Given an unsorted array of size n, it's obvious that finding whether an element exists in the array takes O(n) time.
If we let h = log n then it takes O(2^h) time.
Notice that if the array is sorted, a binary search actually takes O(h) time (which is polynomial) but the binary search cannot apply to an unsorted array.
Is it possible to prove that the problem to find an element in an array (yes or no) is NP complete in terms of h. What problem should I reduce from and how to reduce?
A more formal definition of the problem is given below.
We have an oracle, which is a binary tree of height h with each node having random values. I.E. a tree that DOES NOT have the property that all values in the left subtree of a node must be smaller than the value in the node or all values in the right subtree of a node must be greater than the value in the node. However all nodes in the oracle tree are guaranteed to have value between 0 and 2^h-1.
The input is a number to be searched. The input is guaranteed to have value between 0 and 2^h-1. (The input has h bits)
(Let's say we are searching through the same array every time and hence we have the same oracle every time so the tree itself is not a part of input.)
The output is YES or NO, indicating whether the input is in a node of the tree or not.
Question: whether this problem is NP complete or not in terms of h. This problem is NP because if a path to the YES node in the tree is given it can be verified in O(h) time.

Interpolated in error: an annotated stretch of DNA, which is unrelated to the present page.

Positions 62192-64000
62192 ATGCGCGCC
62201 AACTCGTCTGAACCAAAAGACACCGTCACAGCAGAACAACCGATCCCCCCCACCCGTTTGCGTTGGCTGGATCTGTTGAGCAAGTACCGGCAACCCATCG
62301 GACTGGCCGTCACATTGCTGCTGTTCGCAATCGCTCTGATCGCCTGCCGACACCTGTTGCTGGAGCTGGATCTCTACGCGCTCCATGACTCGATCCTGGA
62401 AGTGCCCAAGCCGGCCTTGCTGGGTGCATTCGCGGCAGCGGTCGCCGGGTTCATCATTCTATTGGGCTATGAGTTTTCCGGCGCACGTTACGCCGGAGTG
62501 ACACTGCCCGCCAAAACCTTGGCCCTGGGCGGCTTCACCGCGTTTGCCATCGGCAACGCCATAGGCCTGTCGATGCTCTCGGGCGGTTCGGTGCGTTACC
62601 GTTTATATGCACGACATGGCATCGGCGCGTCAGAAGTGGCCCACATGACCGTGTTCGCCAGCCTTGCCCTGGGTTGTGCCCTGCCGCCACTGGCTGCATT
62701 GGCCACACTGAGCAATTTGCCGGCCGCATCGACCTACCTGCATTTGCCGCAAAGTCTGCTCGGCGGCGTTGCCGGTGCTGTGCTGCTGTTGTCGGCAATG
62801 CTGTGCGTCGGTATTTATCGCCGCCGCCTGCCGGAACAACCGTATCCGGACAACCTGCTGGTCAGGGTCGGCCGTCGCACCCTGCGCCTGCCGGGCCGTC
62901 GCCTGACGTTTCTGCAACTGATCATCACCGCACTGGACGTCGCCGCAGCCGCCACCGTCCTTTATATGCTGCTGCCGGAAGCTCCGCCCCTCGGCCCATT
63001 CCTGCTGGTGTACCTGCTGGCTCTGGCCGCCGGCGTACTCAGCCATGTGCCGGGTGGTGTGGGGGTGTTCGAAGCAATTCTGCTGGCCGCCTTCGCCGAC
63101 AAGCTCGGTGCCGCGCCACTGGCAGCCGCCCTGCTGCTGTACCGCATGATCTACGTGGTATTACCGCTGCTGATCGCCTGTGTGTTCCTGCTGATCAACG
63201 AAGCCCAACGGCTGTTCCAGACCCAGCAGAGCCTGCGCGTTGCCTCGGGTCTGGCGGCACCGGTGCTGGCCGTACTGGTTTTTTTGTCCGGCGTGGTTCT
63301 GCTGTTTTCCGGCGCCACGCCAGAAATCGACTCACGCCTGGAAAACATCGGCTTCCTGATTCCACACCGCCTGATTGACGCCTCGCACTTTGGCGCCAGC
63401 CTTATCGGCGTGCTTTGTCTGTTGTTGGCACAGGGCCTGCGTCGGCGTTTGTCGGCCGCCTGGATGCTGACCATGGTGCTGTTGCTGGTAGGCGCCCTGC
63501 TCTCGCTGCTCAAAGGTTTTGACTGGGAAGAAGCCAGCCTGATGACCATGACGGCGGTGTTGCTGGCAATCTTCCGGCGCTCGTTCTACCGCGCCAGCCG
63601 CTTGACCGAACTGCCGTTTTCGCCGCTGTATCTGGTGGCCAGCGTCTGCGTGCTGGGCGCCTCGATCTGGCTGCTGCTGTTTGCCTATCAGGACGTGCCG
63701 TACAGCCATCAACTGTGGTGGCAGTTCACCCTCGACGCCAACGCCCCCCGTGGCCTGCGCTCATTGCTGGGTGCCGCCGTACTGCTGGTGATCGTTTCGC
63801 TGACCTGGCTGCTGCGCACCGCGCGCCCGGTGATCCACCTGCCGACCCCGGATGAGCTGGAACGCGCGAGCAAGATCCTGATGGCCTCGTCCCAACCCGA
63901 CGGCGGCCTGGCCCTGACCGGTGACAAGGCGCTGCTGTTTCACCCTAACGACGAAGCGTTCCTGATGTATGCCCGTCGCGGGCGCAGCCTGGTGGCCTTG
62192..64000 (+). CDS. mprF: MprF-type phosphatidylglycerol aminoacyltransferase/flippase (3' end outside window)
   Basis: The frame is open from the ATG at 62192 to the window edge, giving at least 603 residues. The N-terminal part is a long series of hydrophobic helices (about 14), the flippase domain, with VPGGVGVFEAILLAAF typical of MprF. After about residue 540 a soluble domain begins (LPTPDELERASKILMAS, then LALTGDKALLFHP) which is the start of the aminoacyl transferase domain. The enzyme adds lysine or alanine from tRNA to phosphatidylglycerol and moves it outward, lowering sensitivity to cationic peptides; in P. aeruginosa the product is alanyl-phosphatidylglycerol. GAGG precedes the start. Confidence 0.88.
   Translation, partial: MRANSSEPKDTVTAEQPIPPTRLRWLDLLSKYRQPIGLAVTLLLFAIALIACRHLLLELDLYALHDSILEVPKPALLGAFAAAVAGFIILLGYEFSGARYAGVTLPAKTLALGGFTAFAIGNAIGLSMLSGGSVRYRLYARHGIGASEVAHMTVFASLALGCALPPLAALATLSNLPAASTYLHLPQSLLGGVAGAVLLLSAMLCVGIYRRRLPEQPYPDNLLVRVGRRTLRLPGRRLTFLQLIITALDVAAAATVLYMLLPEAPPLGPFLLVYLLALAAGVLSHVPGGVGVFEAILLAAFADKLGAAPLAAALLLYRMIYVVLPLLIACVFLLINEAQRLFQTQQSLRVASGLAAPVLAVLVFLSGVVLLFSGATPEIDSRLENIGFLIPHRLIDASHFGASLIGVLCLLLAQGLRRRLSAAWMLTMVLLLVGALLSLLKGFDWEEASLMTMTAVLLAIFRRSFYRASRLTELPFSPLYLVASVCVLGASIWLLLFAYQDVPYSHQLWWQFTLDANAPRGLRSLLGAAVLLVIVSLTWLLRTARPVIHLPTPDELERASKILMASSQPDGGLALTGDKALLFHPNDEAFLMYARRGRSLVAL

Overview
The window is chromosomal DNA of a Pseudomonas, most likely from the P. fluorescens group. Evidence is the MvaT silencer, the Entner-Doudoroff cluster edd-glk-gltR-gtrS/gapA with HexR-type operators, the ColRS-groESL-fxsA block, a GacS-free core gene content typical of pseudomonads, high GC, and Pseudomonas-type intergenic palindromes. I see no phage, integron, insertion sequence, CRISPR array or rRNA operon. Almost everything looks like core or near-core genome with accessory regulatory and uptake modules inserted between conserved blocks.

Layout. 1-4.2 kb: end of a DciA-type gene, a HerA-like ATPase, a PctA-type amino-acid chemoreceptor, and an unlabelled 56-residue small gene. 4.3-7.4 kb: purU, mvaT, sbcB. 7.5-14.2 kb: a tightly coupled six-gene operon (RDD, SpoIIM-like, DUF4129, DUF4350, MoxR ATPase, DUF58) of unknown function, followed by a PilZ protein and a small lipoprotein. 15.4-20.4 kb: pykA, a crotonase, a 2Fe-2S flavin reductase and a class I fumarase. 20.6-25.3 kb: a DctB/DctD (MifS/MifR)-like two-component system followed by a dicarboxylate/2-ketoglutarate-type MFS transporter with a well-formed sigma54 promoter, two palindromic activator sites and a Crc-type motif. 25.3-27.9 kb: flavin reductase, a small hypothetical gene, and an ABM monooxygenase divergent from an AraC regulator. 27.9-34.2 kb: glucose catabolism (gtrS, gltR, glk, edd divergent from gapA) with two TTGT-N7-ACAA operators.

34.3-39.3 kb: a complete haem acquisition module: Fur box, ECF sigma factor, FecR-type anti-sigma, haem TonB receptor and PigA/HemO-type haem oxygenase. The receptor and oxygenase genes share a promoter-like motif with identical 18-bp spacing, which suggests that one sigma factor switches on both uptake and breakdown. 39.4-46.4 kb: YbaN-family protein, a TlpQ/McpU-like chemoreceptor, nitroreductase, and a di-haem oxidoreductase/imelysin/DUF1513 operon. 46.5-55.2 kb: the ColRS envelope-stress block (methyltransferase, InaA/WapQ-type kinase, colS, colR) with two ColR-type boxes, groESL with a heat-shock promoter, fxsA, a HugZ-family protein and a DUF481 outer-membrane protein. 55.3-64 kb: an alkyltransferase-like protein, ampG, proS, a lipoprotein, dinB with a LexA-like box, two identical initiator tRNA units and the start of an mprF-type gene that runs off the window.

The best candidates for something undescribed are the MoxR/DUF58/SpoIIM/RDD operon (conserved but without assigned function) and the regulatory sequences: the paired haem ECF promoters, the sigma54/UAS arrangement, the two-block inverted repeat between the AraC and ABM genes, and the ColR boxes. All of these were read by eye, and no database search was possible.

Assuming NP != P, since the problem is in NP it must be either NP-complete or P (Apparently there is something called NP-intermediate (credited to Nicholas) so that's another possibility as well). If it is NP-complete, what problem can be used to reduce to this problem?
Note that if the oracle tree has the property that left subtree of a node is less than the node and right subtree of a node is greater than the node then the problem is in P and NOT in NP complete because binary search can be applied.
Intuitively, this problem can be viewed as a non-deterministic turing machine and every single possible path needs to be considered but this intuition cannot be used to "prove" the problem is NP complete. I want to know if we can reduce any known NP-complete problem to it.
Reference: (Original Post) https://stackoverflow.com/questions/28847966/array-search-np-complete